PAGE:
Letters to Grandma: YIKES! in the Classroom

by Alissa Crea

Yikes! production image

Undergraduate student Tal Etedgi appears as Grandma; Photo By Chianan Yen

During the week leading up to YIKES!, my cooperating teacher and I used the Teacher’s Resource Guide to help prepare students for the performance in order for the students to fully connect to the plot and themes of the play.

We implemented two of the recommended pre-show lessons: “Family Meal,” an improvisation activity helping students to make the fundamental connection between the main characters in YIKES! and members of their own families, as well as the pre-show lesson “Overcoming the Frights,” in which students created and drew their own frights and as a group decided together how they can overcome each fright.

During the show, I saw our first grade students stretching their necks to see the stage. Many students were commenting on the action during the performance which only lead to a richer discussion during the post-show debrief with the cast at the playhouse.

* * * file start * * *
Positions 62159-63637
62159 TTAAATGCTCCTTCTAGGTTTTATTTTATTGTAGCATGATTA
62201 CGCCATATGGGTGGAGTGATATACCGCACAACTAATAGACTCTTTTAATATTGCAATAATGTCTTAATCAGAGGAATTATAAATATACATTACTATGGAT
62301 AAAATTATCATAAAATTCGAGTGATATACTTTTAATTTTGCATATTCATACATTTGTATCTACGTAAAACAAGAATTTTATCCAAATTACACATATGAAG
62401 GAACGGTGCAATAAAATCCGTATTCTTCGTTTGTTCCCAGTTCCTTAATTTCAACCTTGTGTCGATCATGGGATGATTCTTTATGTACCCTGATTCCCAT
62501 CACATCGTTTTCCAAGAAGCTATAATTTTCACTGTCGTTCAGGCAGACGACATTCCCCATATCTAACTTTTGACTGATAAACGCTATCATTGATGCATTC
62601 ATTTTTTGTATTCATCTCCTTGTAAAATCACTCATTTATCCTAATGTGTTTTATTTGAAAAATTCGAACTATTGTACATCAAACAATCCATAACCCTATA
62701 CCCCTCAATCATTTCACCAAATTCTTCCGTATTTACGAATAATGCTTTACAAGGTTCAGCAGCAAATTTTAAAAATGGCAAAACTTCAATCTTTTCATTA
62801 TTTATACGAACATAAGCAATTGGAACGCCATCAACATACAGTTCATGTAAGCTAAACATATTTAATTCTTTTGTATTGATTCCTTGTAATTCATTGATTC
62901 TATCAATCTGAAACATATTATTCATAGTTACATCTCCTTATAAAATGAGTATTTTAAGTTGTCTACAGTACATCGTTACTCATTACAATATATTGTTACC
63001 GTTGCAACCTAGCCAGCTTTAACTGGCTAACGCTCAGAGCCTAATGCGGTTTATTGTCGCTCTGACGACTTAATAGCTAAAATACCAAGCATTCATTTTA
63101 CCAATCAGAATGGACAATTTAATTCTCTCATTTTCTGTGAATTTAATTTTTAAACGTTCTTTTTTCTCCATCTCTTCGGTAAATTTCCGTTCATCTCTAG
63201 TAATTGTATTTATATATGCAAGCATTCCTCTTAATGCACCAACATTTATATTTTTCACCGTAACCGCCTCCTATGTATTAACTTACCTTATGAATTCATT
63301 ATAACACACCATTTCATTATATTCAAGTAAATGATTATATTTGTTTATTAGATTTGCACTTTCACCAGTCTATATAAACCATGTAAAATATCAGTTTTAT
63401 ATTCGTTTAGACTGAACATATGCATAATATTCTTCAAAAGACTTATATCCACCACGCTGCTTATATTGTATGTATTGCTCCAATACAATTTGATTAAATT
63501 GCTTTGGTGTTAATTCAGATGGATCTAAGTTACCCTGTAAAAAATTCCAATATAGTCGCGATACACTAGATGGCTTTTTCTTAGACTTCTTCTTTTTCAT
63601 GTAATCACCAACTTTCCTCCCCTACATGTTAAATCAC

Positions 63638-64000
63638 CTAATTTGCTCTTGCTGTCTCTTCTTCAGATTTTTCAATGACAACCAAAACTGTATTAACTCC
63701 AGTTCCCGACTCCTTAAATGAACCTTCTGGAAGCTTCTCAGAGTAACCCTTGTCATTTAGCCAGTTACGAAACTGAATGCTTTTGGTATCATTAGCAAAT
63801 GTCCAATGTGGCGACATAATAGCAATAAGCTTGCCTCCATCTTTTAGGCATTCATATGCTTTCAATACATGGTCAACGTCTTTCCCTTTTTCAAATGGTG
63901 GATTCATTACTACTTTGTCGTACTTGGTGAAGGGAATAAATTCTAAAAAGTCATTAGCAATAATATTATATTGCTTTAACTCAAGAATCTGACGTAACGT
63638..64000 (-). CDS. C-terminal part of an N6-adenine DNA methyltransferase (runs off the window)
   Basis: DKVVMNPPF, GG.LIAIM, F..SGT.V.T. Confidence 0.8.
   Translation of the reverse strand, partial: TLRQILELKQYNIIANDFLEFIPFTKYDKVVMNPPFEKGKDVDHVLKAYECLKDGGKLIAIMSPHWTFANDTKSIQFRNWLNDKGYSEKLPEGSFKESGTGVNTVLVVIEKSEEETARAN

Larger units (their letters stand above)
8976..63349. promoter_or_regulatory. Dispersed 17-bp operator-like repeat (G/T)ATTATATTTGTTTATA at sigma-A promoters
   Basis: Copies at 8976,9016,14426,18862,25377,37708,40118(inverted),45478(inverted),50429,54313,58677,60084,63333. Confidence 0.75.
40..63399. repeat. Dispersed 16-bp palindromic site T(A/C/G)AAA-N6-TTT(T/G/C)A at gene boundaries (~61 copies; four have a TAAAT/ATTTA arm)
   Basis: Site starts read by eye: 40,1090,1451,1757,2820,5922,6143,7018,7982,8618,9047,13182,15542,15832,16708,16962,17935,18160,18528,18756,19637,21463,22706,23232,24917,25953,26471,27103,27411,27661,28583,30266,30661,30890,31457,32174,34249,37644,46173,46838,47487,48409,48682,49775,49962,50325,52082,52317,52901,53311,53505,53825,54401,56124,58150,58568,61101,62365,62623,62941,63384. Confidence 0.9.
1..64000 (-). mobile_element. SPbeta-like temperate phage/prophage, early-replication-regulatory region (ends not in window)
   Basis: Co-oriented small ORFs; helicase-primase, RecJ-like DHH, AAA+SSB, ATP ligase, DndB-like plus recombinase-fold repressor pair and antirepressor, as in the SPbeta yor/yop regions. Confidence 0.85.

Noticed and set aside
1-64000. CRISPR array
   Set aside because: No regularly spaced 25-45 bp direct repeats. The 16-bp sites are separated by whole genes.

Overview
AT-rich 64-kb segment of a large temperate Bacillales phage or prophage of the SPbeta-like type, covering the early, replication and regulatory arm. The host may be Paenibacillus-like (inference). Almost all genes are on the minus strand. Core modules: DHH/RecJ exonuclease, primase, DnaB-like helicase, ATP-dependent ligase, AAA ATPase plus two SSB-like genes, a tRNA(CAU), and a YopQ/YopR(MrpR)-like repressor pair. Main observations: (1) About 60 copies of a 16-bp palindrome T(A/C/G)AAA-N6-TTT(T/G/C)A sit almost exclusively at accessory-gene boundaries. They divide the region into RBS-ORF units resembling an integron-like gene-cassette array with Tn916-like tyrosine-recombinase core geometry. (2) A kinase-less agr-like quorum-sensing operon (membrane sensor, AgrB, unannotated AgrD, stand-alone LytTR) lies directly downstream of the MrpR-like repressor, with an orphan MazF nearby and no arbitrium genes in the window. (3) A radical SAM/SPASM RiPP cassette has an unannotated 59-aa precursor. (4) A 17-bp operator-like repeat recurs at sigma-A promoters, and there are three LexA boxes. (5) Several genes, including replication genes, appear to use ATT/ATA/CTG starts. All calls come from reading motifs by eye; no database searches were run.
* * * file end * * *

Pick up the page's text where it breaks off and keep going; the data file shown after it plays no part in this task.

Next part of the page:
Sample student work

Sample student work

During the following week, first graders took part in the post-show activity “Letters to Grandma,” in which the students took on the role of one of the characters in the play and wrote a letter to their no longer present “Grandma” in their chosen character’s point of view. The letters that were produced during this activity were incredible! They were each extremely articulate and compassionate. It was very evident that each student had their own interpretation of the play, but came to this understanding with concrete, supportive ideas – a long-lasting skill for every child. The ideas and themes within YIKES! were relatable to so many students’ lives that we have been able to tie these same ideas and themes into many of our additional lessons.

Sample student work

Sample student work.


Every semester, the Program in Educational Theatre hosts two free matinees of their mainstage productions for school children in the New York City area. Teacher’s Resource Guides are created by staff in the program and distributed for use in the classroom with preparatory and reflective activities.